- Minimise tool contamination through improved welding procedures including pilot hole geometry.
- Understand the weld microstructure, effect of tool contamination and effect on mechanical properties.
- Assess tool performance when welding a range of plate thicknesses.
- Evaluate tool designs, candidate materials and backing bars against the criteria established for technical and economic performance.
- Produce data on tool life and cost to augment the business case for their use.
TWI has previously assessed a range of candidate friction stir weld (FSW) tool materials for welding Ti-6Al-4V. A ceramic material and tool design were identified which produced several metres of weld, with the potential to do so at a price considerably below that currently achievable with existing tool materials and designs.
The basic concept of this project is to build upon this work, to assess different tool designs plate thicknesses and backing bar materials, to identify the process window, to characterise the weld microstructure and tool weld contamination, and finally to assess the mechanical properties. Data will be collated on weld quality, tool life and tool cost in order to assess the economic advantages of this new generation of FSW tools.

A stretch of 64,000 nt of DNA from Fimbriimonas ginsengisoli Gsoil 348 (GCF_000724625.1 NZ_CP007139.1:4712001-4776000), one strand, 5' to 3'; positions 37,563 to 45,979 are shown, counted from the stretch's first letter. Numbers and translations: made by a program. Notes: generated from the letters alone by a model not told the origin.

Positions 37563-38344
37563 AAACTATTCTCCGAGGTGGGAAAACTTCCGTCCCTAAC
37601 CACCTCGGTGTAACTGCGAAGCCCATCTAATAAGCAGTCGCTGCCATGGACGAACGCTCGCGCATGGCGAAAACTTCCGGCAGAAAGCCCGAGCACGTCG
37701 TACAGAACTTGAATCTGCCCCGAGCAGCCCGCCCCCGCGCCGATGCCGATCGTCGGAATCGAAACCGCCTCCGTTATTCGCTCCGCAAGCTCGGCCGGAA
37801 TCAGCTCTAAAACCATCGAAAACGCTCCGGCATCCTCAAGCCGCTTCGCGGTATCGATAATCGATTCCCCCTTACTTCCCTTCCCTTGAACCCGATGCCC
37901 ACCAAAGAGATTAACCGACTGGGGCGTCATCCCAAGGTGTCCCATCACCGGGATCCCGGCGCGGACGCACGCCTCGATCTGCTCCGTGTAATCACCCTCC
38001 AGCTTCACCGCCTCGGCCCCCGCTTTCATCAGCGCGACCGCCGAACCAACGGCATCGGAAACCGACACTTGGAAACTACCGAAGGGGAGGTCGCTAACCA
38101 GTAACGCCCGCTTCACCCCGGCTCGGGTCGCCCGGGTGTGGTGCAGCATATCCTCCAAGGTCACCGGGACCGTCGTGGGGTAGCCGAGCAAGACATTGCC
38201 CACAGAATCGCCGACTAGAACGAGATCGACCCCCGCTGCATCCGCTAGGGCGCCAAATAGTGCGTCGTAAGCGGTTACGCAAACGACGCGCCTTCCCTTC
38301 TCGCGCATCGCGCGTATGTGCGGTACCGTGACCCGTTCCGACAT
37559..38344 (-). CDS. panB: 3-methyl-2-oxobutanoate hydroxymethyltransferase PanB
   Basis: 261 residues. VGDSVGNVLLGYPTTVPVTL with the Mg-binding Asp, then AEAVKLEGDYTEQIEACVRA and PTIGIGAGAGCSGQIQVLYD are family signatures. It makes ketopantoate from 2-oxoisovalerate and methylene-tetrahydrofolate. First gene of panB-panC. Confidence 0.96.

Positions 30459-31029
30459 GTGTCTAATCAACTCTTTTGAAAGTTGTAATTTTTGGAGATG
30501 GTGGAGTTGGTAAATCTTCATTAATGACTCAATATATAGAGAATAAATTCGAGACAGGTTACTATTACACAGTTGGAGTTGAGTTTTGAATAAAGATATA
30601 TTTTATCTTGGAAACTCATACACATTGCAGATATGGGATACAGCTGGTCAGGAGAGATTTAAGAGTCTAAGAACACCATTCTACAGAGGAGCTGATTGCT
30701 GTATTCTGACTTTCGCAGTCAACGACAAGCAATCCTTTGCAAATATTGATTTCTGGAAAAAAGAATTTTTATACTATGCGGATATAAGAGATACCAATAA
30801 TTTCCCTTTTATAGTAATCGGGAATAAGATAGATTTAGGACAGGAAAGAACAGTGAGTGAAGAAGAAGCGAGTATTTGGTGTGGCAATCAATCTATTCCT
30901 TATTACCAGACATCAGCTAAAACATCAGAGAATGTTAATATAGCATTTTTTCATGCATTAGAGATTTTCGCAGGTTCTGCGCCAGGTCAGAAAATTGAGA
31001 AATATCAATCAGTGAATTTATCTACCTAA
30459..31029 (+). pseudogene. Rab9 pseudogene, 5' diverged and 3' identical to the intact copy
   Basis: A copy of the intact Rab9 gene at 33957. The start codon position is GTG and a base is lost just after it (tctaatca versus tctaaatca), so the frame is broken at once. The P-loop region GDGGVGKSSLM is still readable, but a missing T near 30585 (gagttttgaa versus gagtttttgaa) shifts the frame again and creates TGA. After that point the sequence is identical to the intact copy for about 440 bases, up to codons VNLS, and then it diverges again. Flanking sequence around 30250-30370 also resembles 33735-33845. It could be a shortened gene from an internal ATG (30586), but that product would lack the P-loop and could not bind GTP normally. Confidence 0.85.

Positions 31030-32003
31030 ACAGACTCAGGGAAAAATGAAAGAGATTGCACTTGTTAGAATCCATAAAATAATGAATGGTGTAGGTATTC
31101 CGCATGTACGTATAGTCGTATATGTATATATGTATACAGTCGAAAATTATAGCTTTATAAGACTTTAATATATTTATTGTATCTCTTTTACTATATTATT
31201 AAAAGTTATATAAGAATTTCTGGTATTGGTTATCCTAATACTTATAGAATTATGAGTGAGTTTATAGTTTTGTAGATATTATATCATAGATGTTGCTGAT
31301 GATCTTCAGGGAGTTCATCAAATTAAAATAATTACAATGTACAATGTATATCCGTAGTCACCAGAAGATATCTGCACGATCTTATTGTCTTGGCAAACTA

Whilst low cost tooling is attractive to all potential users, it is especially so to those in market sectors where the end products are of lower intrinsic value than in, for example, the aerospace sector. These sectors may also be able to tolerate a lower weld quality if, for example, the titanium component is required primarily for corrosion resistance rather than structural strength.
Relevant Industry Sectors
Benefits to Industry
The ability to undertake lower cost welding in titanium will be attractive across many industry sectors.
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